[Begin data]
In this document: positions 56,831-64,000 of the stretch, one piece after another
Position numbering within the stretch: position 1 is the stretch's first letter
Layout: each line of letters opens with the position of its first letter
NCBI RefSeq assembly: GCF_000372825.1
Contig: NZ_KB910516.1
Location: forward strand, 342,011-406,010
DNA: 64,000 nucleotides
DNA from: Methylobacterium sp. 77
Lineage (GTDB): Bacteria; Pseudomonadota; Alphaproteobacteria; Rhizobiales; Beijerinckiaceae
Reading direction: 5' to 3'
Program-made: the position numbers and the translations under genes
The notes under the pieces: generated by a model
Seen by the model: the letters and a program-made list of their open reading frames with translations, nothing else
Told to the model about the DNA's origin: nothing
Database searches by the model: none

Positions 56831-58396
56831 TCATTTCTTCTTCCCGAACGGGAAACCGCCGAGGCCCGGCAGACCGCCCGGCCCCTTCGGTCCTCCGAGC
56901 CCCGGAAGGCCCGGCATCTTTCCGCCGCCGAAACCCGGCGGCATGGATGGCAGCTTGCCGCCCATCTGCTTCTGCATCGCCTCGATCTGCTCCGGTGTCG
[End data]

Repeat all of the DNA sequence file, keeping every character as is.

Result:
In this document: positions 56,831-64,000 of the stretch, one piece after another
Position numbering within the stretch: position 1 is the stretch's first letter
Layout: each line of letters opens with the position of its first letter
NCBI RefSeq assembly: GCF_000372825.1
Contig: NZ_KB910516.1
Location: forward strand, 342,011-406,010
DNA: 64,000 nucleotides
DNA from: Methylobacterium sp. 77
Lineage (GTDB): Bacteria; Pseudomonadota; Alphaproteobacteria; Rhizobiales; Beijerinckiaceae
Reading direction: 5' to 3'
Program-made: the position numbers and the translations under genes
The notes under the pieces: generated by a model
Seen by the model: the letters and a program-made list of their open reading frames with translations, nothing else
Told to the model about the DNA's origin: nothing
Database searches by the model: none

Positions 56831-58396
56831 TCATTTCTTCTTCCCGAACGGGAAACCGCCGAGGCCCGGCAGACCGCCCGGCCCCTTCGGTCCTCCGAGC
56901 CCCGGAAGGCCCGGCATCTTTCCGCCGCCGAAACCCGGCGGCATGGATGGCAGCTTGCCGCCCATCTGCTTCTGCATCGCCTCGATCTGCTCCGGTGTCG